a single IV dose of 10 to 15 mg/kg of body weight by slow infusion can lower serum calcium levels within 48 hours...toxic effects limit its use to two or three doses
What should the nurse look out for after first dose of Mithramycin?
thrombocytopenia
kidney and liver toxicity
What studies are run while taking Mithramycin?
liver function studies
blood urea nitrogen
creatinine
CBC
serum calcium levels
Surgical management of hyperparathyroidism involves a?
parathyroidectomy
What is the surgical preop care for a parathyroidectomy?
get calcium levels to near normal..
if taking mithramycin, determine bleeding and clotting times (check for thrombocytopenia)
get CBC to determine bone marrow function..
educate on coughing and deep-breathing exercises..
talking may be painful for first day or two..
teach neck support by having client place both hands behind neck to assist in elevating head
What is thrombocytopenia?
decreased circulating platelets and an increased tendency to bleed
What are the operative procedures for parathyroidectomy?
general anesthesia
transverse incision in lower neck
examine all 4 glands for enlargement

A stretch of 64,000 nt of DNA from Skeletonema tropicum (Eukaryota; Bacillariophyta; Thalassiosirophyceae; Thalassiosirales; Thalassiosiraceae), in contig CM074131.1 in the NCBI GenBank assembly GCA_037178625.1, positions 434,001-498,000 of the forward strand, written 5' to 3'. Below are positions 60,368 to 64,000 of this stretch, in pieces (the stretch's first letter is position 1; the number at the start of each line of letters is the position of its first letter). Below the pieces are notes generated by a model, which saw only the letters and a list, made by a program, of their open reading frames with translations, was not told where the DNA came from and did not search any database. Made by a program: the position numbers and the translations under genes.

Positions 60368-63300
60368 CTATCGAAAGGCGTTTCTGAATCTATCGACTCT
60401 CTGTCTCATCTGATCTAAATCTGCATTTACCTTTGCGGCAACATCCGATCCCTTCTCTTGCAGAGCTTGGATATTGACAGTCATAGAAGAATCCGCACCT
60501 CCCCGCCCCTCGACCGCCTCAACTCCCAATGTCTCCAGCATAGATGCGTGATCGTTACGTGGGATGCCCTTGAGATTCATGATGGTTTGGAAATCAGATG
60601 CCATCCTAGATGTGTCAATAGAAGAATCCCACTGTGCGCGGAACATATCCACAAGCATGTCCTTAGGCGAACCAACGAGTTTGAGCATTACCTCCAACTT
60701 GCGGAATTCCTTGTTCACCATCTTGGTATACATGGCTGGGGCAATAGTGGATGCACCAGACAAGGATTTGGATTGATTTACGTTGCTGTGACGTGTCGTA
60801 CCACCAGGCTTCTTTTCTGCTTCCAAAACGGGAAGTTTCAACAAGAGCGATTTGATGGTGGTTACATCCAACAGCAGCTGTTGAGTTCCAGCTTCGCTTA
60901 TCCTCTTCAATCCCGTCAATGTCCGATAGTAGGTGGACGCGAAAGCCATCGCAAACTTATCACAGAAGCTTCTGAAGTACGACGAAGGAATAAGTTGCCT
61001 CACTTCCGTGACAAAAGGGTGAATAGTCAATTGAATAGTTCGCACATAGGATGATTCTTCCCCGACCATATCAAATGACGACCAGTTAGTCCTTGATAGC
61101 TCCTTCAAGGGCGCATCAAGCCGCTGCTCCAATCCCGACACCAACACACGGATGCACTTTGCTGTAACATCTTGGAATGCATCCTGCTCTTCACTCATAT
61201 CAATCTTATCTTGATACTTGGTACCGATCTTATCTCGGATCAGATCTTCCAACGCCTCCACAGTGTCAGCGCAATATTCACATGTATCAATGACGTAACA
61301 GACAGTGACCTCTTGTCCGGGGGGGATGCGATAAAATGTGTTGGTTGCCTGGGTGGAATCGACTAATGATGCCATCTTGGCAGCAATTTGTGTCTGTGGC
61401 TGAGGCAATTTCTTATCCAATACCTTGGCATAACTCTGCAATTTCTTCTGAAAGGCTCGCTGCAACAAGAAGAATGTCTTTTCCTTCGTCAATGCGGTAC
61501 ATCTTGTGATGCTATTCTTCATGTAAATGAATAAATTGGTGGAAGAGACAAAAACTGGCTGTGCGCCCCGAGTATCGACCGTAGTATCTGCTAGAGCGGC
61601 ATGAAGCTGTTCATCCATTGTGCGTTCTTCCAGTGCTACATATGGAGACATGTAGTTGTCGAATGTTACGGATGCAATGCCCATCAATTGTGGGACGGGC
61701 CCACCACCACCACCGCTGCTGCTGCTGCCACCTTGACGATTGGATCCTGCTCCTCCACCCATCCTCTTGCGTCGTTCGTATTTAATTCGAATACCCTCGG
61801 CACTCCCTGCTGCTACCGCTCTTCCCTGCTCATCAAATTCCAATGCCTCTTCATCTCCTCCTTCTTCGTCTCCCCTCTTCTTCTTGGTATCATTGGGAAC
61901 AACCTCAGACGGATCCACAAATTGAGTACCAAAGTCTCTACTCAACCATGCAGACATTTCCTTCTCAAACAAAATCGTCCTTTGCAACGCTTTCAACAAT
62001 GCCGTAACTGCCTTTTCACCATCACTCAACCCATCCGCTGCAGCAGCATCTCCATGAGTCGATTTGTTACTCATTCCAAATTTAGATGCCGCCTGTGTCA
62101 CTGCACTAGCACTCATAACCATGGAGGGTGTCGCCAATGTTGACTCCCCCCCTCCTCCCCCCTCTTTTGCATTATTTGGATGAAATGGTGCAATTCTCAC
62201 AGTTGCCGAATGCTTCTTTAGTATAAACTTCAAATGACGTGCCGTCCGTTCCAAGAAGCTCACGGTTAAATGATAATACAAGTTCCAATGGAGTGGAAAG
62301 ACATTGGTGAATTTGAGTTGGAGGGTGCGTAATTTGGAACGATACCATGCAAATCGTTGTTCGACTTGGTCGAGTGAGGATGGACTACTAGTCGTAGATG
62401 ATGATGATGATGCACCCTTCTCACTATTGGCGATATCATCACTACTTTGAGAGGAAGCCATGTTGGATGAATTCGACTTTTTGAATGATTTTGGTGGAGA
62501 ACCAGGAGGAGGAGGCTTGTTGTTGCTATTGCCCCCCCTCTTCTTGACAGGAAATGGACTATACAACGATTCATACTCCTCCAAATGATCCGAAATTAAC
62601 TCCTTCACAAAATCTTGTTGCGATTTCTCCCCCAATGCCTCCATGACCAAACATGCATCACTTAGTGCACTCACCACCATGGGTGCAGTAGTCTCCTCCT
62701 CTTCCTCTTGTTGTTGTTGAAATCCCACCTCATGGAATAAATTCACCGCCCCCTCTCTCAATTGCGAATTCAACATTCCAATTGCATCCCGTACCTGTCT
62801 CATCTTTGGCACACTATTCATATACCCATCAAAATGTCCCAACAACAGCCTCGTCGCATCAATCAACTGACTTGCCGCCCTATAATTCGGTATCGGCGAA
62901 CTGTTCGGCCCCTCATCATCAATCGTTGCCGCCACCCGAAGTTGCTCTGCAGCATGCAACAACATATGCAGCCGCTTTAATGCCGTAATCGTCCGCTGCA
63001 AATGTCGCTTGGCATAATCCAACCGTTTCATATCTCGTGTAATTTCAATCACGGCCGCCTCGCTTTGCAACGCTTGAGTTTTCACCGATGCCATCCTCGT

get frozen section if only one gland is enlarged

if tumor present on one side but other side is normal, surgeon removes tumor and leaves remaining gland intact
Postop care following parathyroidectomy?
is patient having
respiratory distress?...
have suction, oxygen, and tracheostomy equipment handy...
monitor VS..
identify change in status..
check neck dressing..
right after surgery check serum calcium levels and recheck every 4 hours thereafter until calcium levels stabilize....
look for hypocalcemia symptoms such as tingling and twitching in extremities and face...
check for Trousseau's and Chvostek's signs...
look for hoarseness due to possible damage to laryngeal nerve
Why might respiratory distress occur following parathyroidectomy?
from compression of the trachea by hemorrhage of swelling of neck tissues
If severe swelling occurs following parathyroidectomy, what should the nurse do?
contact surgeon to remove clips from incision to preserve airway
How much drainage is acceptable from the neck following a parathyroidectomy?
1 to 5 mL
Why might a hypocalcemic episode occur following a parathyroidectomy?
because the remaining glands may have atrophied as a result of PTH overproduction, and require several days to several weeks to return to normal function...an episode may occur during this time
If hyperplasia (tissue overgrowth) is the reason for hyperparathyroidism, what percentage of glands are removed?
three glands plus half of the fourth...a small portion of a gland may be implanted in the forearm, where it produces PTH and maintains calcium homeostasis
If nonsurgical and surgical management fails, what's the last resort?
patient will need lifelong treatment with calcium and vitamin D because the resulting hypoparathyroidism is permanent
7 causes of hyperparathyroidism include?
parathyroid adenoma
parathyroid carcinoma
congenital hyperplasia
neck trauma or radiation
vitamin D deficiency
chronic renal failure with
hypocalcemia
parathyroid hormone-
secreting carcinomas of
the lung, kidney, or GI
tract